I had hoped to write a blog on Wednesday. Being Valentine's Day, I took my lovely wife out to dinner. That's after moving to our new site. We spent a good part of the morning burning up computer battery power looking for campsites on the Internet. After our dinner, the computer battery and the hotspot battery were both dead. When I moved, I hadn't hooked up the auxiliary solar electric system to the van yet. Charging the laptop and hotspot would have been a hassle. It was late. We were tired, and heck, it was Valentine's Day.
Wednesday, February 14, 2018
This trip we've camped in areas lacking grid power a lot more than ever before. The van has a 100 watt panel mounted to the roof, feeding a 12 volt deep discharge battery. Tied into that is a dual 12 volt outlet jumper and 1000 watt inverter.
I use the 12 volt outlets a lot. One usually charges my cell phone. The other runs my c-pap directly on 12 volt. That's a huge power savings. The regular AC cord has a power converter that drops the voltage from 120 AC to 12 DC. Not only is the DC cord more efficient, it will run the c-pap even when the battery is too low to power the inverter.
Before I left home I snagged my small solar electric system out of my beach shed. It's a 50 watt panel, charge controller, and a 12 volt battery, plus a 400 watt inverter. Since it's all portable, the panel can be placed in the sunnier parts of our campsite.
I planned to mostly run my computer off that system. However, with the heat and humidity we've been getting, it's been powering a fan a lot too. That really puts the system to the test. It mostly keeps up. There's a third deep discharge available if the main two get too low. It's the battery that was running my sailboat.
Whenever we stay at a campground that provides electricity, I make sure to charge all my batteries to the max.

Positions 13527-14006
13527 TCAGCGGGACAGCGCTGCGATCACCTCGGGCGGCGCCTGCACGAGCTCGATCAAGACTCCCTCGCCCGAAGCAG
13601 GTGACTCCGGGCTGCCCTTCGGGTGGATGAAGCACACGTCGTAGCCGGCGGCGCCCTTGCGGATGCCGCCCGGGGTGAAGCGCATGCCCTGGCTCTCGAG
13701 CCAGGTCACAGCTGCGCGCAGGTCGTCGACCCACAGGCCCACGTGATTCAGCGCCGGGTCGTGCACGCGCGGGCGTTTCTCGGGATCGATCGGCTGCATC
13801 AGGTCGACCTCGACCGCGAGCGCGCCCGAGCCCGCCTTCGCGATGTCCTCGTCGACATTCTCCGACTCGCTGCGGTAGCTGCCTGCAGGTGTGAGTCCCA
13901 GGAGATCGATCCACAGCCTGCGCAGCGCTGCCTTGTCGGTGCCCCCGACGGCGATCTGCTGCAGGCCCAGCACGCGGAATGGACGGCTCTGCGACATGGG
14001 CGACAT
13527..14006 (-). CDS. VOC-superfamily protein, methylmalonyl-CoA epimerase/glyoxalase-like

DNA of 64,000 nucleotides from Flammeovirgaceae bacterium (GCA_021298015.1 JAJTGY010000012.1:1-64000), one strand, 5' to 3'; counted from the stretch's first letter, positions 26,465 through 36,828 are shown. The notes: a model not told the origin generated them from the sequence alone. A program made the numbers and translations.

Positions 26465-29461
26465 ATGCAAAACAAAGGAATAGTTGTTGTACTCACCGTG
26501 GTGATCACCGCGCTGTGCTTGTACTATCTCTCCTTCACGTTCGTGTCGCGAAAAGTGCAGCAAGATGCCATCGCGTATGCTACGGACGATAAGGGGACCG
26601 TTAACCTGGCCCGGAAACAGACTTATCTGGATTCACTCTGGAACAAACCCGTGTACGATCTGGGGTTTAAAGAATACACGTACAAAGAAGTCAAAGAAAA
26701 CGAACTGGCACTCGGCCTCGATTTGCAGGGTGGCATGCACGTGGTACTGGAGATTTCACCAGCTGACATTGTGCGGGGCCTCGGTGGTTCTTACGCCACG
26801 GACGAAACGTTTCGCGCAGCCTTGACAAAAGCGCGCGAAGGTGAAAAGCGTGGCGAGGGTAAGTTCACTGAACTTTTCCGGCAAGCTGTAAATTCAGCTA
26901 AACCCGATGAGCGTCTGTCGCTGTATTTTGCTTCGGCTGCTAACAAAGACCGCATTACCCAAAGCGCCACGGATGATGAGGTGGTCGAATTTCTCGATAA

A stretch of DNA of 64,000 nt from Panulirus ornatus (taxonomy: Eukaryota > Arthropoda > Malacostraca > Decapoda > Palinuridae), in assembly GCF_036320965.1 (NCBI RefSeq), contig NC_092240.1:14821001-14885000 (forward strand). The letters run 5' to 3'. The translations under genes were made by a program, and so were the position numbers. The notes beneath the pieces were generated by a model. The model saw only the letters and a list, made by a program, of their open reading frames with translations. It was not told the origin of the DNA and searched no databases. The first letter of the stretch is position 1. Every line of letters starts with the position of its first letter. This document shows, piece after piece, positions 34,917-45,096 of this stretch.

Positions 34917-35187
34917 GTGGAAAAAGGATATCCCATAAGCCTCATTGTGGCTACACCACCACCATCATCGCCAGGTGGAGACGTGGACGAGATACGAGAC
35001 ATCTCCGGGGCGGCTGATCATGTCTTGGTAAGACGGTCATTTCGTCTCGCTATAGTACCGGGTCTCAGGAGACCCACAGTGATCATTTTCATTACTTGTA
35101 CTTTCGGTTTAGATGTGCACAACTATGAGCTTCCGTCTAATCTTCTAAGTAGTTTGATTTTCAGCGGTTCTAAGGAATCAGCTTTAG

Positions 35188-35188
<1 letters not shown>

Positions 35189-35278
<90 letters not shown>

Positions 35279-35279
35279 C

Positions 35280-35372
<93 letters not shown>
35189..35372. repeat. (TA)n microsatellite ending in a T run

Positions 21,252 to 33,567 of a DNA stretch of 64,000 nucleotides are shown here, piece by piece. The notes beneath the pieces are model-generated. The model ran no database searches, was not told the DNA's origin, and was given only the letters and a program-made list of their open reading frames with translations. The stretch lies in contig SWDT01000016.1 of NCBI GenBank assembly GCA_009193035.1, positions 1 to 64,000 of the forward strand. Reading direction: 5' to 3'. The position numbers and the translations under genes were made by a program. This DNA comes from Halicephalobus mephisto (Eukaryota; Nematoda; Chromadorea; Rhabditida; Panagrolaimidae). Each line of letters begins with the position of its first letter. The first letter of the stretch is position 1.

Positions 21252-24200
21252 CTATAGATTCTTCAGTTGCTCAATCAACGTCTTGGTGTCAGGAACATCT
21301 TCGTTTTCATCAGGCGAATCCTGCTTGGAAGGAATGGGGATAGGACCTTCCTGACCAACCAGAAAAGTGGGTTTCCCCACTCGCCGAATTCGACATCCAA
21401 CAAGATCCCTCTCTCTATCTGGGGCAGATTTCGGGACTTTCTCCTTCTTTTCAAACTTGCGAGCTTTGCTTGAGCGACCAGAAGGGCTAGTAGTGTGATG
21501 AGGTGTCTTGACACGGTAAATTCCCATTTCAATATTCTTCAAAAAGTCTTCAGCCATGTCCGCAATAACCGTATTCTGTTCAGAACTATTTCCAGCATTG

The ugly part? It's no surprise that it's the 12 volt cooler. Cheap thermometric coolers using a Pelitier circuit are known to be power hogs. Compressor types are more expensive, but a lot more efficient. I wanted one, but my lovely wife pointed out our budget constraints so we made do. The solar electric system does not keep up. It runs fine on grid power, but we've been off-grid a lot this winter. Sometimes we even use ice in the cooler, which is a big no no. However, if the cooler dies because of it, I'll happily throw it away.
We've stayed off grid a lot this season. That has allowed us a lot more camping options and saved us considerable money. (enough to pay for a compressor cooler, hint, hint)
Tuesday, February 13, 2018
When we are home we make plans for traveling. When travelingwe make plans for home improvements. That's not quite as backwards as it sounds.
The home projects can seem overwhelming. It's easy to get distracted from one job to another. Being away from the house we have perspective. Somehow it's easier to set priorities. We also are more likely to considering changing major things that would not even occur to us back home.
For example, we've decided to change our water heater from a 40 gallon tank type to a tankless heater. Since the house is shut down and the plumbing drained, the job is partially done already. Rather than go through the trouble of hooking up the tank heater again, my efforts will go into installing a new heater. The old tank can be repurposed as a preheater running off the woodstove during cold months. That part of the project can wait until the end of summer.
Since the power is shut off, it will be a good time to do a couple annoying little electrical jobs before the power is turned on again.
My guess is that after four months or so living as road gypsies, we'll appreciate the house a bit more. Unless, of course, we decide we really don't need a house at all.